Matthew Byrne: Pentictonite loving his time with the Summerland Steam

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Matthew Byrne: Pentictonite loving his time with the Summerland Steam

Matthew Byrne has experienced what his Summerland Steam head coach Ken Karpuk calls the “ugly side” of the hockey business.

Matthew Byrne is having a strong season with the Summerland Steam in the Kootenay International Junior Hockey League. Photo credit: Emanuel Sequeira.

After beginning his junior career with his hometown Penticton Vees in the B.C. Hockey League, Byrne was dealt to the Powell River Kings after 25 games. He played 34 games on the Sunshine Coast between last year and early this season before being moved again, this time to the Drayton Valley Thunder of the Alberta Junior Hockey League. He played 22 games there, before leaving. Prior to the Christmas break, he played another game with the Vees, but joined the Steam in the Kootenay International Junior Hockey League (KIJHL) in early December.

When talking about the changes he’s experienced, the 19-year-old is nothing but positive.

“It’s definitely good because every coach has a different way of coaching,” says Byrne. “You learn different systems and you learn they have different skill practices. I have learned a lot from every team I have been to.”

Playing for the Vees is something he described as a “cool environment.” He knew many people and enjoyed playing in front of them.

“It was definitely nervous at the beginning. I was watching them the whole time growing up,” he explains. “It was so surreal going out there for the first game.”

Pulling that Vees jersey over his head was a cool feeling.

“It was a very good time,” he says. “I was excited for the first game for sure. It just got more normal as the season went on.”

This season he’s had his best time playing with the Steam.

“It’s been great. The guys have been great. Ken has been great,” says Byrne.

He’s loved having his family watch more of his games as well. While in Powell River, they managed to see a couple.

Karpuk, who played 12 years of professional hockey in Europe and coached three years in the Western Professional Hockey League, has known Byrne dating back to his coaching coordinator days with the Penticton Minor Hockey Association. They first met as Byrne was among the players doing a drill called shooters and scorers.

“Always could score,” says Karpuk. “We were really fortunate to be able to get him. A guy that can score. He’s just money in between the dots, below the tops of the circle. For a guy that you can bring into your program that doesn’t cost you anything, that’s gold.”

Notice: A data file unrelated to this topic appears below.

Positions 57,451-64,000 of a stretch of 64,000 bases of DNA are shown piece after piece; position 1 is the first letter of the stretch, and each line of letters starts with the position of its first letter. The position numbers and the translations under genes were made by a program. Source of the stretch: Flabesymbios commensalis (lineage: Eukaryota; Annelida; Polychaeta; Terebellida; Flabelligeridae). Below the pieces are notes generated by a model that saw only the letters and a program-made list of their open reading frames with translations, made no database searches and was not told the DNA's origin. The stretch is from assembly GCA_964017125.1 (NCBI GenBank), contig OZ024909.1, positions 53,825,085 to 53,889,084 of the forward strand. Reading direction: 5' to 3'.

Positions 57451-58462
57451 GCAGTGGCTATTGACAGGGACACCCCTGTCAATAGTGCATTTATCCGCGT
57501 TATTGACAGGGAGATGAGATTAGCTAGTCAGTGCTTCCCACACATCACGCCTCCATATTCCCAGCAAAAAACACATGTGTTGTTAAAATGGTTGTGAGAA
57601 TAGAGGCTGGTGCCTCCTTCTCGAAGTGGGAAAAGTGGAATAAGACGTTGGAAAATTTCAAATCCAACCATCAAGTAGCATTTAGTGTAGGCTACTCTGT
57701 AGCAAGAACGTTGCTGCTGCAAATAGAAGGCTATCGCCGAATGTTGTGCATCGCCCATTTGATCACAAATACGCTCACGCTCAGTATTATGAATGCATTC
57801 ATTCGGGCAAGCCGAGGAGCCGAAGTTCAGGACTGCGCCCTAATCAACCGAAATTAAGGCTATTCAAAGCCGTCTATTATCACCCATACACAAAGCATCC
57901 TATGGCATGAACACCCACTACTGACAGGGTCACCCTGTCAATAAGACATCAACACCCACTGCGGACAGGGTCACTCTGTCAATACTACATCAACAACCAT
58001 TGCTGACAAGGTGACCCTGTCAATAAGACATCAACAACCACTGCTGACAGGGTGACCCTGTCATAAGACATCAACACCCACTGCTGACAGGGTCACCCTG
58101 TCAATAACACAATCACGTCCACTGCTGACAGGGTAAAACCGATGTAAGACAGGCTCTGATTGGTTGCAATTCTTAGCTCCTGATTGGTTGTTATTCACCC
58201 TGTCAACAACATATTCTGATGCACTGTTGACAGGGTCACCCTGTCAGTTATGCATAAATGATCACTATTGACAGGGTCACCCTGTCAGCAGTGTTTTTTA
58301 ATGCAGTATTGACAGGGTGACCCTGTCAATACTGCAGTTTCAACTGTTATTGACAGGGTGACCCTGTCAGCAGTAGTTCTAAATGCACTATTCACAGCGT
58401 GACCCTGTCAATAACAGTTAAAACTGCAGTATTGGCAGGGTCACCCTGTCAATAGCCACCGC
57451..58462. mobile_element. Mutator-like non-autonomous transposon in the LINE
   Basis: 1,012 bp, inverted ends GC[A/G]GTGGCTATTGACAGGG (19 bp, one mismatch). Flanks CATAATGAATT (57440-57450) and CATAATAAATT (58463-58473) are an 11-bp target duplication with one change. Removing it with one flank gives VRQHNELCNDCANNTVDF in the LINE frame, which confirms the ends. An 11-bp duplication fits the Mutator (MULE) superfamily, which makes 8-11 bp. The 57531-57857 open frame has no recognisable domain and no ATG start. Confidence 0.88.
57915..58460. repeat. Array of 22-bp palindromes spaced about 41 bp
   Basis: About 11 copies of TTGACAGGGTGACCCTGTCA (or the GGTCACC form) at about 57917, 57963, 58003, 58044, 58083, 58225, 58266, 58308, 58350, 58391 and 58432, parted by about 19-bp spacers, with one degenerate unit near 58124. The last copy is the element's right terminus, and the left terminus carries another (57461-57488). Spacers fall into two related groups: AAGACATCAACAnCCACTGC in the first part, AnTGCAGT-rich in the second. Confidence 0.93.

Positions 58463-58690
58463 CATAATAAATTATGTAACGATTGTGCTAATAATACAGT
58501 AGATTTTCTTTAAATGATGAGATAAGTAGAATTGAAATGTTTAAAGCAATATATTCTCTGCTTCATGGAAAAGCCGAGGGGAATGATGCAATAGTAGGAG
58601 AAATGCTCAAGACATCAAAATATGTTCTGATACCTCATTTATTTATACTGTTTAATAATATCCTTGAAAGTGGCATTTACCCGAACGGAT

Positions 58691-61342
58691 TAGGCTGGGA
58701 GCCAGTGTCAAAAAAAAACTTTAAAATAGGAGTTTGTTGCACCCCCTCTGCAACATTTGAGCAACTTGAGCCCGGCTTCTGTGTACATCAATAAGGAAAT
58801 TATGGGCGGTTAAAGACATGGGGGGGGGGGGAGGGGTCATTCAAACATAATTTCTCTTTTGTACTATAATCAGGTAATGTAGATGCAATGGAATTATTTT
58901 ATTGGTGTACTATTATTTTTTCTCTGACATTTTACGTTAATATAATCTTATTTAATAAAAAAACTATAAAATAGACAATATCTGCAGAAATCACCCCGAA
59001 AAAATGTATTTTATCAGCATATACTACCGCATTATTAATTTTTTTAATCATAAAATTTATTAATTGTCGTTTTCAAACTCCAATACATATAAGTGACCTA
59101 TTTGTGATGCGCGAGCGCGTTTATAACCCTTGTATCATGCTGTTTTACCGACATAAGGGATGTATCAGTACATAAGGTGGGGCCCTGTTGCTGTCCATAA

In 20 regular season games with the Steam, Byrne, listed at five-foot-nine, 181 pounds on eliteprospects.com, collected 18 goals and 26 points.

Along with possessing threatening offensive abilities, Karpuk describes the Okanagan Hockey Academy alum as a good, team guy everyone likes.

“He really enjoys playing and that’s nice to see,” says Karpuk.

Byrne has enjoyed a good run with Morey Babakaiff and Liam McLaren, but Karpuk recently changed the line. In an 11-2 win over the Osoyoos Coyotes on Feb. 19, Byrne lined up with captain Cody Swan and netted a hat-trick.

As the KIJHL playoffs began on Feb. 29, Byrne’s goal is simply to help the Steam go on a deep playoff run.

Byrne has thought about returning to junior A, but his ultimate goal is to play at the college level.

Karpuk believes Byrne has the skill to play at that level, but needs to find the right situation. He talked about being in an environment where the coach gives the faith “to be the guy.”

“At this level he is going to play a lot,” says Karpuk. “He is such a good kid. He works hard. His game is with the puck.”

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Emanuel Sequeira has nearly two decades of writing experience as he was a sports journalist for newspapers across Canada. He turned his passion for sports, especially hockey, into a career sharing the stories of athletes and teams. Emanuel has covered the 2018 Scotties Tournament of Hearts for the Canadian Press, getting bylines in publications across Canada, including the Globe and Mail, Sportsnet.ca and TSN.ca. Emanuel has a diploma in Applied Communications from Camosun College, a Bachelors of Journalism degree from Thompson Rivers University and a Public Relations certificate from Simon Fraser University.

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